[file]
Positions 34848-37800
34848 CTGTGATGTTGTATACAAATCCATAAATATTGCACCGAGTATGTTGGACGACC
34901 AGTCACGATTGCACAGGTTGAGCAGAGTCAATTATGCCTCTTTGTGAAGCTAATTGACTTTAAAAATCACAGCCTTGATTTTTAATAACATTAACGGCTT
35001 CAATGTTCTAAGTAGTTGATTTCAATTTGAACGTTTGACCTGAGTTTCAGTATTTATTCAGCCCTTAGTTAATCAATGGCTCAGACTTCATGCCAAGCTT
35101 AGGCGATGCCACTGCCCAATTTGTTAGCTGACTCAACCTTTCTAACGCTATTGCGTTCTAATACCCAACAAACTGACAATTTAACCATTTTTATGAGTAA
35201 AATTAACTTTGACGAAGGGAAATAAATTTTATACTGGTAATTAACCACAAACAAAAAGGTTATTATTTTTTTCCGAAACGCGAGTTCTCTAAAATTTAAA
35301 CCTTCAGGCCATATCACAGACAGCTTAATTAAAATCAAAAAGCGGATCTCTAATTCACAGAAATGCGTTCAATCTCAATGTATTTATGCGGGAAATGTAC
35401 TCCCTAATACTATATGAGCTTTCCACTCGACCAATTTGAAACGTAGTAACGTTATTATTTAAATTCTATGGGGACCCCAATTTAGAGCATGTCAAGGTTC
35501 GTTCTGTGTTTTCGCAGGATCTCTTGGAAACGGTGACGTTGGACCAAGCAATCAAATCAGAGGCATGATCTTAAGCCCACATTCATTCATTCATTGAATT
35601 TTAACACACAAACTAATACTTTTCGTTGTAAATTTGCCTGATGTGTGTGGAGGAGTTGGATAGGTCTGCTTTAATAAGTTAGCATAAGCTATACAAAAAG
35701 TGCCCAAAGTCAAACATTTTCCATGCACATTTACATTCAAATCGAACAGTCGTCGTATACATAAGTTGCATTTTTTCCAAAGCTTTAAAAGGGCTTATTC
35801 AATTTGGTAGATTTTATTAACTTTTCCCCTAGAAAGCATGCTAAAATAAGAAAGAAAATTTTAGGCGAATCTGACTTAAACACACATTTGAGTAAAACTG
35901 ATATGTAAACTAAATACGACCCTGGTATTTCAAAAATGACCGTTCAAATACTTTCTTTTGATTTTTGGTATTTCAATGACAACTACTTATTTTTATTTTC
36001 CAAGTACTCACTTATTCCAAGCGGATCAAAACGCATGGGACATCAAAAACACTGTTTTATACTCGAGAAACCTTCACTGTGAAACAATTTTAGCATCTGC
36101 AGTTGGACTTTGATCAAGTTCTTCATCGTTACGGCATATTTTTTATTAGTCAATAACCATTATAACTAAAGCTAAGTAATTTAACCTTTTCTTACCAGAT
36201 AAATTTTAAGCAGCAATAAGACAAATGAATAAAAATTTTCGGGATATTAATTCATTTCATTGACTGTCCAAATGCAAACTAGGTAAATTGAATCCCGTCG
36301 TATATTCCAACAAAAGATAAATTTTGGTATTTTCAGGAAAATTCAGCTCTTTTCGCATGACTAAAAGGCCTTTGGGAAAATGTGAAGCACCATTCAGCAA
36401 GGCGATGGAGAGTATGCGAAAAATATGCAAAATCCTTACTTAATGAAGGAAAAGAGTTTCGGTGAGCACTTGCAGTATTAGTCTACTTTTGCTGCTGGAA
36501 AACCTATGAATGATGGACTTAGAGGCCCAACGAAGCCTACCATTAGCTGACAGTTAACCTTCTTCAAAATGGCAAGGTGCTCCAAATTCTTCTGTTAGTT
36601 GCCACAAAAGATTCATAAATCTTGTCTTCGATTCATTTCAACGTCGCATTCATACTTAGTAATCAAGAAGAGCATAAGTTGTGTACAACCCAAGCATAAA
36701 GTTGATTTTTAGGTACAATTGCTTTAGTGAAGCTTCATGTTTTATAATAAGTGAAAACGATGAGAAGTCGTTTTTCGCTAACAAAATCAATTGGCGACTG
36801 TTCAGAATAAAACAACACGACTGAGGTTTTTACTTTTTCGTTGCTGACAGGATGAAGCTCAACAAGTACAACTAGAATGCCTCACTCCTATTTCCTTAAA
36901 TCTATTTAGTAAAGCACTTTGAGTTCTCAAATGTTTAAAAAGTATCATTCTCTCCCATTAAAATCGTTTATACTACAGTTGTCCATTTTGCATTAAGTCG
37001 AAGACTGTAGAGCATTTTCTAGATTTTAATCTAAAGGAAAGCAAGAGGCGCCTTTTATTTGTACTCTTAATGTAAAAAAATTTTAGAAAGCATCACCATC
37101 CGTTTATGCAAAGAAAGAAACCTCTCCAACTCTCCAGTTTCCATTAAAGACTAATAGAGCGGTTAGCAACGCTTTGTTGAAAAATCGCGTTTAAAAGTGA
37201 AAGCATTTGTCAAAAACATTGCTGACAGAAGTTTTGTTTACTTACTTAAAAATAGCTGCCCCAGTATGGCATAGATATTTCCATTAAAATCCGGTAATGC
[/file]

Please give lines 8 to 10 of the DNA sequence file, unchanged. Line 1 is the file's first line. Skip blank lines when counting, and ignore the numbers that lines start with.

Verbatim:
35401 TCCCTAATACTATATGAGCTTTCCACTCGACCAATTTGAAACGTAGTAACGTTATTATTTAAATTCTATGGGGACCCCAATTTAGAGCATGTCAAGGTTC
35501 GTTCTGTGTTTTCGCAGGATCTCTTGGAAACGGTGACGTTGGACCAAGCAATCAAATCAGAGGCATGATCTTAAGCCCACATTCATTCATTCATTGAATT
35601 TTAACACACAAACTAATACTTTTCGTTGTAAATTTGCCTGATGTGTGTGGAGGAGTTGGATAGGTCTGCTTTAATAAGTTAGCATAAGCTATACAAAAAG